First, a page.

50% matched deposit up to USD $5,000
Having narrowly missed out on a premiership in 2019, the Canberra Raiders overcame some long odds to reach the preliminary finals again in 2020.
Can Ricky Stuart’s men figure in the finish once more in 2021? Let’s see where they sit in this year’s NRL betting markets.
|Home ground:||GIO Stadium|
|Captains:||Jarrod Croker, Josh Hodgson|
|Premierships:||Three – 1989, 1990, 1994|
|2020 ladder finish:||Fifth (14-6)|
50% matched deposit up to USD $5,000
Live Betting Odds
Claim a 50% deposit bonus up to the value of USD $250
|2021 Premiership||Make Finals||Make Top 4|
There are dozens of NRL futures markets for the Raiders, but where are they likely to return some real value?
Click on the tabs below to get more analysis on these markets:
|1||West Tigers||GIO Stadium||Saturday, March 13||3:05pm|
|2||Cronulla Sharks||Netstrata Jubilee Staidum||Sunday, March 21||5:15pm|
|3||New Zealand Warriors||GIO Stadium||Friday, March 26||2:00pm|
|4||Gold Coast Titans||CBUS Super Stadium||Saturday, April 3||6:35pm|
|5||Penrith Panthers||Panthers Stadium||Friday, April 9||7:55pm|
|6||Parramatta Eels||GIO Stadium||Saturday, April 17||7:35pm|
|7||North Queensland Cowboys||Queensland Country Bank Stadium||Saturday, April 24||7:35pm|
|8||South Sydney Rabbitohs||GIO Stadium||Thursday, April 29||7:50pm|
|9||Newcastle Knights||McDonalds Park||Friday, May 7||3:00pm|
|10||Canterbury Bankstown Bulldogs||Suncorp Stadium||Friday, May 14||3:00pm|
|11||Melbourne Storm||GIO Stadium||Saturday, May 22||7:35pm|
|12||Sydney Roosters||HBF Park||Saturday, May 29||7:35pm|
|14||Brisbane Bronocos||GIO Stadium||Saturday, June 12||7:35pm|
|15||St George Illawarra Dragons||WIN Stadium||Saturday, June 19||5:30pm|
|16||Gold Coast Titans||GIO Stadium||Saturday, July 3||5:30pm|
|17||Manly Seas Eagles||Lottoland||Thursday, July 8||7:50pm|
|18||Cronulla Sharks||GIO Stadium||Friday, July 16||3:00pm|
|19||Parramatta Eels||Bankwest Stadium||Saturday, July 22||7:50pm|
|20||Newcastle Knights||McDonald Jones Stadium||Saturday, July 31||5:30pm|
|21||St George Illawarra Dragons||GIO Stadium||Friday, August 6||6:00pm|
|22||Melbourne Storm||AAMI Park||Thursday, August 12||7:50pm|
|23||Manly Sea Eagles||GIO Stadium||Friday, August 20||6:00pm|
|24||New Zealand Warriors||Mt Smart Stadium||Friday, August 27||:30pm|
|25||Sydney Roosters||GIO Stadium||Thursday, September 2||7:50pm|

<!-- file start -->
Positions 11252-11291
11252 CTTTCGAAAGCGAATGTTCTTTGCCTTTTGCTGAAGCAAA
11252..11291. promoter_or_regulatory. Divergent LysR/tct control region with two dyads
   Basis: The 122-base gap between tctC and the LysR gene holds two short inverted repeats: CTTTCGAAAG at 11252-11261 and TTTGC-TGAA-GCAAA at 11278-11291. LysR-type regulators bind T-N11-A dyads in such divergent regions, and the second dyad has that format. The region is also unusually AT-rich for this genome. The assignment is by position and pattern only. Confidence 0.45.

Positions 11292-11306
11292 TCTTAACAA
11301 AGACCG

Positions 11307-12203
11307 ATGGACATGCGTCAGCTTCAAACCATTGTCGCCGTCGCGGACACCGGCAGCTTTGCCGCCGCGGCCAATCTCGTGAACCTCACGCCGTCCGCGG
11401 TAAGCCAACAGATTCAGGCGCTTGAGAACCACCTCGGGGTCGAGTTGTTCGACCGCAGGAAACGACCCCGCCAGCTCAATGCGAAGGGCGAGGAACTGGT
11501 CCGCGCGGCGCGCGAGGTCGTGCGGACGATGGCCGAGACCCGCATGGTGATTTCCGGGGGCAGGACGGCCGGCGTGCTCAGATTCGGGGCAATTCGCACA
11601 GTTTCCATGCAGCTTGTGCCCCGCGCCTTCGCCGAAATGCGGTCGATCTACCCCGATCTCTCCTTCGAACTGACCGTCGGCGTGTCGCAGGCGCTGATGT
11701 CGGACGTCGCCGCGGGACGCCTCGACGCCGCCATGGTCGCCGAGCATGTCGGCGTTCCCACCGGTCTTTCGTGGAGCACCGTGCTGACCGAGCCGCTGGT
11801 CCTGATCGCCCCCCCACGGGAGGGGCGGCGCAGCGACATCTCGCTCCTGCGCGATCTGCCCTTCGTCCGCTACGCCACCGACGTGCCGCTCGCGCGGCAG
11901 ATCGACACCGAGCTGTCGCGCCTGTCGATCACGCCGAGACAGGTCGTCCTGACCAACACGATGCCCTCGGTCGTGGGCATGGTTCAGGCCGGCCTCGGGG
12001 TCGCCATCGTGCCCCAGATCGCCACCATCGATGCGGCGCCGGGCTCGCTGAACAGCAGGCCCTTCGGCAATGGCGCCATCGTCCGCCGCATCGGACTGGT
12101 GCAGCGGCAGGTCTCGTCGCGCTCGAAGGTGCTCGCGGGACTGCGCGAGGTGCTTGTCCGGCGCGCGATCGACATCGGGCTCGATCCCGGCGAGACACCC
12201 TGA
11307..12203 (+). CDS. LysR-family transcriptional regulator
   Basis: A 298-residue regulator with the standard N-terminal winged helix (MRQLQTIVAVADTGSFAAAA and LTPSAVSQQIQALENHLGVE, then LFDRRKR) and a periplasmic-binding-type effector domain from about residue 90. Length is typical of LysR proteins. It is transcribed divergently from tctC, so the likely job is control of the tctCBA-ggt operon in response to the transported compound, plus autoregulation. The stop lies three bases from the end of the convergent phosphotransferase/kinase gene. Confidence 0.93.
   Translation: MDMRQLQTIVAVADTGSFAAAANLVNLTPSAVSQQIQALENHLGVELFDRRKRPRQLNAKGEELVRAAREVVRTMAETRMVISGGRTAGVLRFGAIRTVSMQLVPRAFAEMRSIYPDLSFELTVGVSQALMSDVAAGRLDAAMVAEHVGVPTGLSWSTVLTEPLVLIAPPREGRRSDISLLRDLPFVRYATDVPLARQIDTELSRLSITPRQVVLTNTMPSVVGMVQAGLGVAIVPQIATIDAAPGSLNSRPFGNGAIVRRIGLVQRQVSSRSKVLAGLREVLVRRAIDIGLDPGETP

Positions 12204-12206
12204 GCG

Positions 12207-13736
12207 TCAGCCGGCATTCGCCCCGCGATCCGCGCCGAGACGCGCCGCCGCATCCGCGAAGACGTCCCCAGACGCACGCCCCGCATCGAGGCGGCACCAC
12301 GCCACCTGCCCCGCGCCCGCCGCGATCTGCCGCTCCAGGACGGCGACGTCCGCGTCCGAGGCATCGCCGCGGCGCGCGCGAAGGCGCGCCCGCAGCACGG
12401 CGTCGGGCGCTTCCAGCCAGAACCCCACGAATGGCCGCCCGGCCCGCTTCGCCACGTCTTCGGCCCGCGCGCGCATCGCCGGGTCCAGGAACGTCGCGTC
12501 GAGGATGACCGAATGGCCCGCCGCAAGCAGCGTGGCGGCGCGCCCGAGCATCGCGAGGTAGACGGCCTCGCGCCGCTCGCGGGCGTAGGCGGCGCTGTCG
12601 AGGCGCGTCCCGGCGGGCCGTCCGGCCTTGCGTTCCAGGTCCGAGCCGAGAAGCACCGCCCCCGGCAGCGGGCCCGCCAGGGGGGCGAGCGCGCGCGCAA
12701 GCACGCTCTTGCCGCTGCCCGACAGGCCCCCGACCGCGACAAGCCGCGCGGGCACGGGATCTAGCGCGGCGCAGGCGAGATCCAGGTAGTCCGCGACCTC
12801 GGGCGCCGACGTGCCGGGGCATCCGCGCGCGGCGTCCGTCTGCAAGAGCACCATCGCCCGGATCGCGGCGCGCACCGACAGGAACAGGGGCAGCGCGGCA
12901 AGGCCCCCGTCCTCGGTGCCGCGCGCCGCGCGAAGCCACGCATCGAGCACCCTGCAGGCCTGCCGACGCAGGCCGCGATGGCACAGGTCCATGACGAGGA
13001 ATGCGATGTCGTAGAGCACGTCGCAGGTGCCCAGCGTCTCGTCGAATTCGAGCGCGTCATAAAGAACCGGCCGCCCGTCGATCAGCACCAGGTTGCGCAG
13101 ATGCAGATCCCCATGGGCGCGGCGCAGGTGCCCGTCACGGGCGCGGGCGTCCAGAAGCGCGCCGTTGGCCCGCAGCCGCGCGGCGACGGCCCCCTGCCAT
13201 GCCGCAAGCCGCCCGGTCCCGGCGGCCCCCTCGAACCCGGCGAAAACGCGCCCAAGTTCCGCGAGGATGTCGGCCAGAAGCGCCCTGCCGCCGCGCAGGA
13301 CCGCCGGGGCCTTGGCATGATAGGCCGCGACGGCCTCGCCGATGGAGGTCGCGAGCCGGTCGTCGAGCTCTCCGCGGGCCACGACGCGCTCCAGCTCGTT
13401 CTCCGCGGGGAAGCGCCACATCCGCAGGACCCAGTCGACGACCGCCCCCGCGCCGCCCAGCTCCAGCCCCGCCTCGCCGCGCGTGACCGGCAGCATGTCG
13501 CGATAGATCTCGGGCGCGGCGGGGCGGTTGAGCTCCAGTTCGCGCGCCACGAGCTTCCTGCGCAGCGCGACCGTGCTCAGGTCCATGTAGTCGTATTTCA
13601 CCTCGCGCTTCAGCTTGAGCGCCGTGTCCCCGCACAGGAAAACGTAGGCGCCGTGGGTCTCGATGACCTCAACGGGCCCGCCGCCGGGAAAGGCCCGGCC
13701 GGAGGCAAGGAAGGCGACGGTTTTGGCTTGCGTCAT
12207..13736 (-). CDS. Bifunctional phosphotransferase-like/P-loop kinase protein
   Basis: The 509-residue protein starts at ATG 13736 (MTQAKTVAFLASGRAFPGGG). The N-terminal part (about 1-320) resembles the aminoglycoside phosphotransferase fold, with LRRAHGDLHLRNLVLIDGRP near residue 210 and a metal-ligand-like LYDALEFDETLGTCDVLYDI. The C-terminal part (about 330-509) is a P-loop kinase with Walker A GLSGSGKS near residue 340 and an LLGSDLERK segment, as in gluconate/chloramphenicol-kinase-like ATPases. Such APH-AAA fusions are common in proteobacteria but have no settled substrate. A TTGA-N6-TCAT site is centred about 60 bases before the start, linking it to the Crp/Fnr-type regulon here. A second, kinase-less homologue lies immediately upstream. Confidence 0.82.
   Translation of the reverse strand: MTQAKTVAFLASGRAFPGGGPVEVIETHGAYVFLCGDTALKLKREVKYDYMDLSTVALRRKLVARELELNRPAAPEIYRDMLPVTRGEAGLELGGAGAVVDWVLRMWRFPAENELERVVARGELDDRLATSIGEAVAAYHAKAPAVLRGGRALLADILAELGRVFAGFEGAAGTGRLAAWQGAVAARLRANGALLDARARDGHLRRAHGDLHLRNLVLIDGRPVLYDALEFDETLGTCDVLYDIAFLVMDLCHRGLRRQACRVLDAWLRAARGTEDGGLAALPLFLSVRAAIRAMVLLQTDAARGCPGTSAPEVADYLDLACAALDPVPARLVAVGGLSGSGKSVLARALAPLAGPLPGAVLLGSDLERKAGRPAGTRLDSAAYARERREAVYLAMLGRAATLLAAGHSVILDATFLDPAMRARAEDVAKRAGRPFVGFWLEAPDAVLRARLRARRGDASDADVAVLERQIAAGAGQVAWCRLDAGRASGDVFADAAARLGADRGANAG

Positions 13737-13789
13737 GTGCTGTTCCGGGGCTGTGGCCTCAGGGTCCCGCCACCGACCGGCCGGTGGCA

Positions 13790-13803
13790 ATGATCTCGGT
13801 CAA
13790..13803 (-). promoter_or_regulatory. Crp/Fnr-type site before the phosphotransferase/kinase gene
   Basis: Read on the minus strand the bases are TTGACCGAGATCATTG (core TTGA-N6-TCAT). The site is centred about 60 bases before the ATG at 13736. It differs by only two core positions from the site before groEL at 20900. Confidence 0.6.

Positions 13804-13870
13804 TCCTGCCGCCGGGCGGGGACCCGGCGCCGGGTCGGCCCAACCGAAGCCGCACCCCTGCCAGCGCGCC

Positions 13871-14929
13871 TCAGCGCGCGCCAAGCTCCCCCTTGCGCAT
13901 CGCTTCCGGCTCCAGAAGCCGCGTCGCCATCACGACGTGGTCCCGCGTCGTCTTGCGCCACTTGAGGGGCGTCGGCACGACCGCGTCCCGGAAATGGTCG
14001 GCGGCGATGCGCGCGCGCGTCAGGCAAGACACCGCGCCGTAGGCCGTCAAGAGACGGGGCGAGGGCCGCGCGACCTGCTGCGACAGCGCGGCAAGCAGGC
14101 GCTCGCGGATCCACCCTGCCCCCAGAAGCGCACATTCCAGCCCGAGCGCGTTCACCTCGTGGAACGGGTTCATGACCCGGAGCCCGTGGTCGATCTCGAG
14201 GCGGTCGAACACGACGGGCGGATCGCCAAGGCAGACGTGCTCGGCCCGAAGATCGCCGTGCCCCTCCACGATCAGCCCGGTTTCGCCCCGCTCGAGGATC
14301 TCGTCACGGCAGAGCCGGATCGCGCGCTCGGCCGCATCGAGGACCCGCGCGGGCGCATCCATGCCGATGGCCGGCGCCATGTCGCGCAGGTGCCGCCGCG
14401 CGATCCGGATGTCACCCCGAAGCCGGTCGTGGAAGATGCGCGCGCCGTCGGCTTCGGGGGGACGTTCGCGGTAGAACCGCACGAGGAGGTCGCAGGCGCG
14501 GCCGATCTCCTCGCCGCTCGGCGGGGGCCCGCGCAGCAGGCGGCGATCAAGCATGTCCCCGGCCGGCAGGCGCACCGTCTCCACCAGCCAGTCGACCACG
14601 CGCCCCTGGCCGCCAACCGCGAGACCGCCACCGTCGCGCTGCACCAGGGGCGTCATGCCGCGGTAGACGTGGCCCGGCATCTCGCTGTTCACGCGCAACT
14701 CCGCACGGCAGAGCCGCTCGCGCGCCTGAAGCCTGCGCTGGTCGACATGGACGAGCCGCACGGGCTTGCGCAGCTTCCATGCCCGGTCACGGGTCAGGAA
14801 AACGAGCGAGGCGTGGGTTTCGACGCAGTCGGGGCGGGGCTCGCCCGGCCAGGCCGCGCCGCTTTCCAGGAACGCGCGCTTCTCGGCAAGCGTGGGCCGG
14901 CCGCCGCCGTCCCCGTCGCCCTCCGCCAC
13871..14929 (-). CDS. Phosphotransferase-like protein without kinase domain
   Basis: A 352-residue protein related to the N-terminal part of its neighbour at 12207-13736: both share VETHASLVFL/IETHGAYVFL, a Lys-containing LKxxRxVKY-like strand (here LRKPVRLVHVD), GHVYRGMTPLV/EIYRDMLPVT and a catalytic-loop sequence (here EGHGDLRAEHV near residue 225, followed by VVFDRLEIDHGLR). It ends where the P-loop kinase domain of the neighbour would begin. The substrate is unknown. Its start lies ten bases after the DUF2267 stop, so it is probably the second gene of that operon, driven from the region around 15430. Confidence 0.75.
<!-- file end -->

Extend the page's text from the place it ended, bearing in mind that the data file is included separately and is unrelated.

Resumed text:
The previous two seasons have been standouts for Jack Wighton. Ricky Stuart made the decision to move him from fullback into the five-eighth position after signing Charnze Nicoll-Klokstad, and the Raiders have gone on to make the grand final in 2019 and the last four in 2020. Wighton has managed to win the 2019 Clive Churchill Medal and the 2020 Dally M Medal in that time, also playing a big role in the 2019 State of Origin victory for the New South Wales team. He played 22 out of the 23 games for Canberra last year, scoring 13 tries with eight try assists and an average of 276.8 kicking metres. All eyes will be on him this season to see if he can back it up again.
Crowned the Meninga Medalist for the club’s Player of the Season on three occasions, Josh Papalii has established himself as one of the best props in the game. Having played most of his career in the second-row, he was switched over to the middle in 2018 and hasn’t looked back since. Playing 22 out of the 23 games last season, Papalii had 44 tackle breaks and a 96% tackle efficiency. When the Raiders are close to the line and need someone to break through the defence, this is the player they go to. We are expecting another big year from Papalii.
Charnze Nicoll-Klokstad made the switch from the New Zealand Warriors at the start of 2019 and quickly established himself as a key player for the Canberra Raiders. His hustle and bustle in the fullback role has allowed Jack Wighton step into the five-eighth slot, which has had an enormous impact on Canberra’s fortunes. CNK had 70 tackle breaks last season, and we are expecting a similar level of output from him in 2021.
It did not take long for the Raiders to become a genuine force. They reached the finals for the first time in 1984 and lost to Manly in the decider three years later. The floodgates opened when the likes of Mal Meninga, Laurie Daley, Ricky Stuart and Glenn Lazarus inspired Canberra to a 19-14 win over Balmain in the 1989 NSWRL Grand Final. They defended that title in 1990, fell just short in ’91 and added a third flag in ’94.
The formation of the Australian Rugby League and the rival Super League marked the end of Canberra’s golden age. Their star players of the ’80s retired or departed, while the advent of several new franchises made it difficult to recruit and retain the best available talent. Although the Raiders have reached finals 11 times since 2000, they have only had one invite to the big dance.